Haematite seal from Egypt with name of a Semitic lady in Aramaic.
Clermont Ganneau, C.B. 1909, 333.
See also the Abusir discoveries above, p. 24.
Albr. Alt has written a systematic handbook on the relations of Egypt
with Israel under the kings from Solomon to the destruction of Jerusalem
by Nebuchadnezzar in 586. The author is not an Egyptologist, but appears
to be thoroughly competent for his important task. Israel unci Aegypten
in Kittel's Beitraege zur Wissenschaft vom A.T.
Legrain states that a cuneiform sign is used in writing a name upon a
shabti of XlXth or XXth Dynasty. Ann. ix. 284.
Fotheringham has written two papers on the difficult questions involved
in the double dates by Jewish and Egyptian months in the papyri of
Elephantine. He concludes that the Jewish regnal years are reckoned
from 1st Xisan following the king's accession, and the Egyptian dates
from the corresponding 1st Thoth. Monthly Notices of the Royal Astro-
nomical Society, lxix., 12, 446.
Africa. Professor Reinisch has written a learned treatise on the
personal pronoun in the Semitic and Hamitic languages of North-East
Africa, including Egyptian. His view of the Hamites is that they spread
from Central Africa, the Nile leading a section of them through the
practice of agriculture and a settled form of life to a high degree of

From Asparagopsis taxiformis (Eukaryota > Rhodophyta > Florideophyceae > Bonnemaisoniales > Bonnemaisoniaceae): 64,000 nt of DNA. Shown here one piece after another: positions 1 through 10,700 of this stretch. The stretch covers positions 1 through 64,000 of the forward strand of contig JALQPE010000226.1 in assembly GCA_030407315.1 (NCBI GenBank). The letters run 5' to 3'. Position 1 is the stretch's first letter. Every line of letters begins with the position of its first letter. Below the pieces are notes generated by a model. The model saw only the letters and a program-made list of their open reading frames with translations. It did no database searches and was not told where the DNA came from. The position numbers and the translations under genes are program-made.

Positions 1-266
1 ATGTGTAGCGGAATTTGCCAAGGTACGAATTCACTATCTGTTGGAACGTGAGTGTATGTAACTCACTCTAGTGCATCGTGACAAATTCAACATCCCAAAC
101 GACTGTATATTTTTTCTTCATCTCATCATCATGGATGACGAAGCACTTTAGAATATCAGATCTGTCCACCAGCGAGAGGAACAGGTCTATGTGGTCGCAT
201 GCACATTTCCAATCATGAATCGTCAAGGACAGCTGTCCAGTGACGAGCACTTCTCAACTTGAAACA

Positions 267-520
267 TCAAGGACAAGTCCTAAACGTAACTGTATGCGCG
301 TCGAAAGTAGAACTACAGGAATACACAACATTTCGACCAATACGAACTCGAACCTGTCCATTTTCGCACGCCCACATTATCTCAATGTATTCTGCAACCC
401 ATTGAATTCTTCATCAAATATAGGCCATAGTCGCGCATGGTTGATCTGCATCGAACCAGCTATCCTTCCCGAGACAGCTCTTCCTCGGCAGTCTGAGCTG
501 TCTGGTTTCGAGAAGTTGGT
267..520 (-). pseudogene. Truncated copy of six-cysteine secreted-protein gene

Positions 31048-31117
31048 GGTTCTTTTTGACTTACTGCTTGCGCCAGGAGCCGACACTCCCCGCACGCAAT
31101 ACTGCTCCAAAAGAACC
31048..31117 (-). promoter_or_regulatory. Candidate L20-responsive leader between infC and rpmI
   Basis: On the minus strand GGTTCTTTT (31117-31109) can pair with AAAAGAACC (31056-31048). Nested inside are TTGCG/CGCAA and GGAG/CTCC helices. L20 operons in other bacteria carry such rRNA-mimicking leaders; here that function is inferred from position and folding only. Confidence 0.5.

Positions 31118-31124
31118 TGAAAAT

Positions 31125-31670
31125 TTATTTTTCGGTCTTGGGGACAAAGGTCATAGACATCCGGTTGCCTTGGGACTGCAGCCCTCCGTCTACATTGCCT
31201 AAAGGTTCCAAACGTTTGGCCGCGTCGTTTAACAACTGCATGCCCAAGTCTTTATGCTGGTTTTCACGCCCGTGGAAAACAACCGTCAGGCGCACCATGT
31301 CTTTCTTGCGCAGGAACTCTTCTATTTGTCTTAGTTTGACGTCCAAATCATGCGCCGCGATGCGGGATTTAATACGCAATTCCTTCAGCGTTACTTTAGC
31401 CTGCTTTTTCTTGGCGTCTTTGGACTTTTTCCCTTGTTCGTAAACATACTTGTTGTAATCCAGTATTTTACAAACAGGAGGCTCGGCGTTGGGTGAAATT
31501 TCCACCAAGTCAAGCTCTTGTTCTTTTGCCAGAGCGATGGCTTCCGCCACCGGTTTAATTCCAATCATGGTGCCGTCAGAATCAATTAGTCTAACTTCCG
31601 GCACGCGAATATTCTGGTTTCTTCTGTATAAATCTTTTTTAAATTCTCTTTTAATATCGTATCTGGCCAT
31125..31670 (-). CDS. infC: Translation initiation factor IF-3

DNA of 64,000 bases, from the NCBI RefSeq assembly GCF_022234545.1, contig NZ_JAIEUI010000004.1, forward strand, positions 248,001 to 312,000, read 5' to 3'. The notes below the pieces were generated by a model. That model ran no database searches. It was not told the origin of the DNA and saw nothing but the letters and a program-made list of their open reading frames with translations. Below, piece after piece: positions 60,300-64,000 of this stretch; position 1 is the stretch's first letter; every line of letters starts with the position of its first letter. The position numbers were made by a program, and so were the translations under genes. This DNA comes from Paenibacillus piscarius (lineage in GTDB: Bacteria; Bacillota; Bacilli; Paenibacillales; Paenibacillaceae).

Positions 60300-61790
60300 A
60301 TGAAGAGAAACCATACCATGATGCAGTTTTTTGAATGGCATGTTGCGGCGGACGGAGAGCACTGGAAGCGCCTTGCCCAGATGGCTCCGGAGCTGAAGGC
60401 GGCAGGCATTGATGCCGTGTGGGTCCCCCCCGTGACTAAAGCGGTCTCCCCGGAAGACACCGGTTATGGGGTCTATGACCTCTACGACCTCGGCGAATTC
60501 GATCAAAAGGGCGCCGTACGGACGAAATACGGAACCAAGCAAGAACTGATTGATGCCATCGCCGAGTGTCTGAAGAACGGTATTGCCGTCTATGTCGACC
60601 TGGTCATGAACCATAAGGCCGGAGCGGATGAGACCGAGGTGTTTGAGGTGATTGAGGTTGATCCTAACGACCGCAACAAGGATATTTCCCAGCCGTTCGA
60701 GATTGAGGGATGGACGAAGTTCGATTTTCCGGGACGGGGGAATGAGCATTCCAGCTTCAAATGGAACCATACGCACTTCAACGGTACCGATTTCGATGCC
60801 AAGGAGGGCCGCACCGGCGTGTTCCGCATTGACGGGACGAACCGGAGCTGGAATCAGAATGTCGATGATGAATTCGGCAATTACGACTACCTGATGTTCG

civilisation. Das persbnliche Fiirwort unci die Flexion in den Ohamito-
Prof. Schweinfurth's letter on the age of the animal graffiti in Algeria
(Report for 1907-8, p. 37) is reprinted. Ann. ix. 162.
In publishing figures of the false scarabs of the circumnavigation of
Africa Petrie briefly discusses the voyage as recorded by Herodotus.
Geographical Journal, Nov. 1908.
Professor Sayce publishes a fragment of a Greek inscription from Meroe,
apparently set up as a record of conquest by a king of Axum; treats of
various Meroitic inscriptions from Meroe; gives a plan of a temple at
Basa with the cartouches of a new king, and discusses the age of the
Meroitic inscriptions. P.S.B.A. xxxi. 189.
Philology and Palaeography.
Erman reports briefly the progress of the Wbrterbuch. Progress is now
slow, but much use has been made of the materials already collected in
most of the Egyptological work issued in Germany. About 110 articles
have been written out, including some of great length, and nearly 100,000
slips have been added to the collection. Sitzb. Berl, Alcad. 1909, 132,